University of Maryland Extension

Wild garlic-Wild onions

(More Lawn Weeds)  (Lawn Control Options)  

Wild garlic
Allium vineale

wild garlic


Perennial from bulbs.

Growth habit

Grass-like, thin leaves. Wild garlic leaves are round and hollow, while those of wild onion are flat and solid.


Produces clusters of many underground bulbs when mowed.

Conditions that favor growth

Mowing the lawn too short, inadequate fertilization of lawn.


Cultural control in ornamental beds Dig up clumps including small, white bulbs when the soil is moist.


Cultural control: Maintain healthy, dense turf that can compete and prevent weed establishment.
Mechanical control: Hand pulling or using an appropriate weeding tool are the primary means of mechanical weed control in lawns. This is a viable option at the beginning of an infestation and on young weeds. Hand pulling when the soil is moist makes the task easier. Weeds with tap roots like dandelions or have a basal rosette (leaves clustered close to the ground) like plantain are easier to pull than weeds such as Bermudagrass (wiregrass) or creeping Charlie (ground ivy) that spread with stolons or creeping stems that root along the ground.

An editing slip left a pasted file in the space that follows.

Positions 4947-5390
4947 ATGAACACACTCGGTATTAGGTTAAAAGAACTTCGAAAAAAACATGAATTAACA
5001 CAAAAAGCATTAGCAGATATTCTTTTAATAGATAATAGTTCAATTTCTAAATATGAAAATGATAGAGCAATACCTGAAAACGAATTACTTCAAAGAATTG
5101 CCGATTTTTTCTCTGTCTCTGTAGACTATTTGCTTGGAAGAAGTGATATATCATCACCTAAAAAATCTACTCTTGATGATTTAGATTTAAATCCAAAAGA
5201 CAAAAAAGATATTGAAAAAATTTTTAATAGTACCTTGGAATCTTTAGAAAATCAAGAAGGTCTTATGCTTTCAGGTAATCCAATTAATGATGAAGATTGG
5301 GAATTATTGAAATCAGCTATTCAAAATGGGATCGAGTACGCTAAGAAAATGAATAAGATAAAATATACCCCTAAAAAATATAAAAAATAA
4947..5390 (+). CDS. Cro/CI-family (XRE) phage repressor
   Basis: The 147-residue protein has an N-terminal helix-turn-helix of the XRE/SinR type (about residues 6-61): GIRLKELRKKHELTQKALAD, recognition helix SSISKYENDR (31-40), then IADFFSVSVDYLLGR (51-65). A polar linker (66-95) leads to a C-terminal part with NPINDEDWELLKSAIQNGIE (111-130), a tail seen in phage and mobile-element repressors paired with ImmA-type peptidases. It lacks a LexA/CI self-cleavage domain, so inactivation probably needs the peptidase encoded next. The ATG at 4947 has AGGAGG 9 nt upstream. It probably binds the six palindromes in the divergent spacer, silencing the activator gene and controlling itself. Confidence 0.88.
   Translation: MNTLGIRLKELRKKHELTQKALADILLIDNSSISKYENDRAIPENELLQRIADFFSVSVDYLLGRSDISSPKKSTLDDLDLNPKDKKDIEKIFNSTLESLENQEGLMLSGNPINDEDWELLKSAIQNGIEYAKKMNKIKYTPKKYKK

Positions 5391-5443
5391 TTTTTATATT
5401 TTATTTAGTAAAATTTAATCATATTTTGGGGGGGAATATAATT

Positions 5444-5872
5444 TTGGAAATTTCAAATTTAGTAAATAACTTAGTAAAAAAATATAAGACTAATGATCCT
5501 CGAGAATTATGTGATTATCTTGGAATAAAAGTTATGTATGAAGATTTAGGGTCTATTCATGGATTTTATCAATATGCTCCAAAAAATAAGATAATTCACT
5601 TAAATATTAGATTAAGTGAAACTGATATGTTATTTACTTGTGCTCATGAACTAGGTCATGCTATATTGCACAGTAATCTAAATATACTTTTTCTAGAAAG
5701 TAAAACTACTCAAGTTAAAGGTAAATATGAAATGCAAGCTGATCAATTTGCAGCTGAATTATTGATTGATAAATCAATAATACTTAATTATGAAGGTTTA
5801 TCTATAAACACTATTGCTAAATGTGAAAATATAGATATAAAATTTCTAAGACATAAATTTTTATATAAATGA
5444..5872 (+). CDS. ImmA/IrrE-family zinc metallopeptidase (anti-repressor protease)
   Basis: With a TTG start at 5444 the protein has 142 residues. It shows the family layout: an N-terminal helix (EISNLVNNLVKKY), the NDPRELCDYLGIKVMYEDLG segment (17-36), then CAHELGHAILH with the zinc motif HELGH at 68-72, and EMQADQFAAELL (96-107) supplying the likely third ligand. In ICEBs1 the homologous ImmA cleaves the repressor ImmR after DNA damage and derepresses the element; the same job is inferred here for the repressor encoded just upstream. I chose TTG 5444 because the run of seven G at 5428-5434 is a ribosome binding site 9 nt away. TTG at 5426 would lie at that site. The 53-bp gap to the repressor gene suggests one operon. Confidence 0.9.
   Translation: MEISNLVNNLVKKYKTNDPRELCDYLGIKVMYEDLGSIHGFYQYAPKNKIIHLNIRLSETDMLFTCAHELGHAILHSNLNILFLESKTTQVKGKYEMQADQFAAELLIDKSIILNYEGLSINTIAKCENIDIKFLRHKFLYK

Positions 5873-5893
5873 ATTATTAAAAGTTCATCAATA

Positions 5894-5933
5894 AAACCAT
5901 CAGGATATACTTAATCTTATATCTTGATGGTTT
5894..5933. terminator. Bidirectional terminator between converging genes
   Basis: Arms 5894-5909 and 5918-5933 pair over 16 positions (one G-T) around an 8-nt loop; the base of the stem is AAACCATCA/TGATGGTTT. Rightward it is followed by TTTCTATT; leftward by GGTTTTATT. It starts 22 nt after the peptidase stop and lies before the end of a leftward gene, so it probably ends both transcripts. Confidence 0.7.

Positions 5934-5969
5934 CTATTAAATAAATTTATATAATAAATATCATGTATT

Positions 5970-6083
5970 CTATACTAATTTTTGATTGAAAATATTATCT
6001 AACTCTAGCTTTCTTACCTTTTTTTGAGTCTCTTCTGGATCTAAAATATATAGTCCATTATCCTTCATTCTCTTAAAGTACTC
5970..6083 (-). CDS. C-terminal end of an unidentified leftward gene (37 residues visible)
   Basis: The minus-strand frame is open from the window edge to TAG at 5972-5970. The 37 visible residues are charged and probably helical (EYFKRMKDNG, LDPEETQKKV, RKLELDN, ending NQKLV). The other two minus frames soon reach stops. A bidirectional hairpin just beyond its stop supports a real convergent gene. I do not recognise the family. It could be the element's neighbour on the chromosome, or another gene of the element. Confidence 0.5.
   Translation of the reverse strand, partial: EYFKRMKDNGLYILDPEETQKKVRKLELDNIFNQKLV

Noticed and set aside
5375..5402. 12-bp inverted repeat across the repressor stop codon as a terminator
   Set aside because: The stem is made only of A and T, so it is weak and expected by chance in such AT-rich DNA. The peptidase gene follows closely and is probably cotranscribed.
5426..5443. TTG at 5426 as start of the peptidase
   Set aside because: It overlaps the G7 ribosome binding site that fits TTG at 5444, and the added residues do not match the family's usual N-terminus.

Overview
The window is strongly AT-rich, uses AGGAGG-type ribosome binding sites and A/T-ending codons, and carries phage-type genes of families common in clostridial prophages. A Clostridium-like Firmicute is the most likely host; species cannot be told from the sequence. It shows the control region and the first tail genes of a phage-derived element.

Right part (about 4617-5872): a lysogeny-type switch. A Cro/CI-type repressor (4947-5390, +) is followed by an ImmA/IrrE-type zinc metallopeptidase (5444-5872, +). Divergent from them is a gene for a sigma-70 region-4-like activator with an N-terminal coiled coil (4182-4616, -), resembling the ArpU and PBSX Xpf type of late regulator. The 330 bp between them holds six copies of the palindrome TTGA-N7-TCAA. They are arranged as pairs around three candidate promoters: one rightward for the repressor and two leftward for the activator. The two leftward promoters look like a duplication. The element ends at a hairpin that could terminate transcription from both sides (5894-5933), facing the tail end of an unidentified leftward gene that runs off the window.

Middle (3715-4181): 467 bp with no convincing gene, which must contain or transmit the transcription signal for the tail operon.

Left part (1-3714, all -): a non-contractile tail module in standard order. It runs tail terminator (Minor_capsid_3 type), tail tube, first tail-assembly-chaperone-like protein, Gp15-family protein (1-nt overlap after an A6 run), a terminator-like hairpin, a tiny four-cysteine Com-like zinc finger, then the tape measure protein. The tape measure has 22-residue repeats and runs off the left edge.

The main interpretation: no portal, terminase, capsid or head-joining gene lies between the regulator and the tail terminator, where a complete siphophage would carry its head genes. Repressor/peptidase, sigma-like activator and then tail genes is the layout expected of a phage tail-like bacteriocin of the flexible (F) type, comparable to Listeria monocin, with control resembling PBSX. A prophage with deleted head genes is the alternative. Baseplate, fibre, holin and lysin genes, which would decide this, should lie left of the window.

General chemical control: (lawns) 
Spot treat weeds with a liquid, selective, postemergent, broadleaf weed killer applied when weeds are actively growing. Look for a product with one or more of the following active ingredients: 2, 4-DMCPP (mecoprop), Dicamba* or Triclopyr. For wild garlic/wild onion bruise the leaves by stepping on them to slightly crush them to allow better entry of the chemical into the plant. Multiple year treatments may be necessary due to the bulbous root system.

*Do not spray herbicides containing dicamba over the root zone of trees and shrubs. Roots can absorb the product possibly causing plant damage. Read the product label for precautions. 

Organic control

For a glossary of herbicide terms and additional information see: control options     




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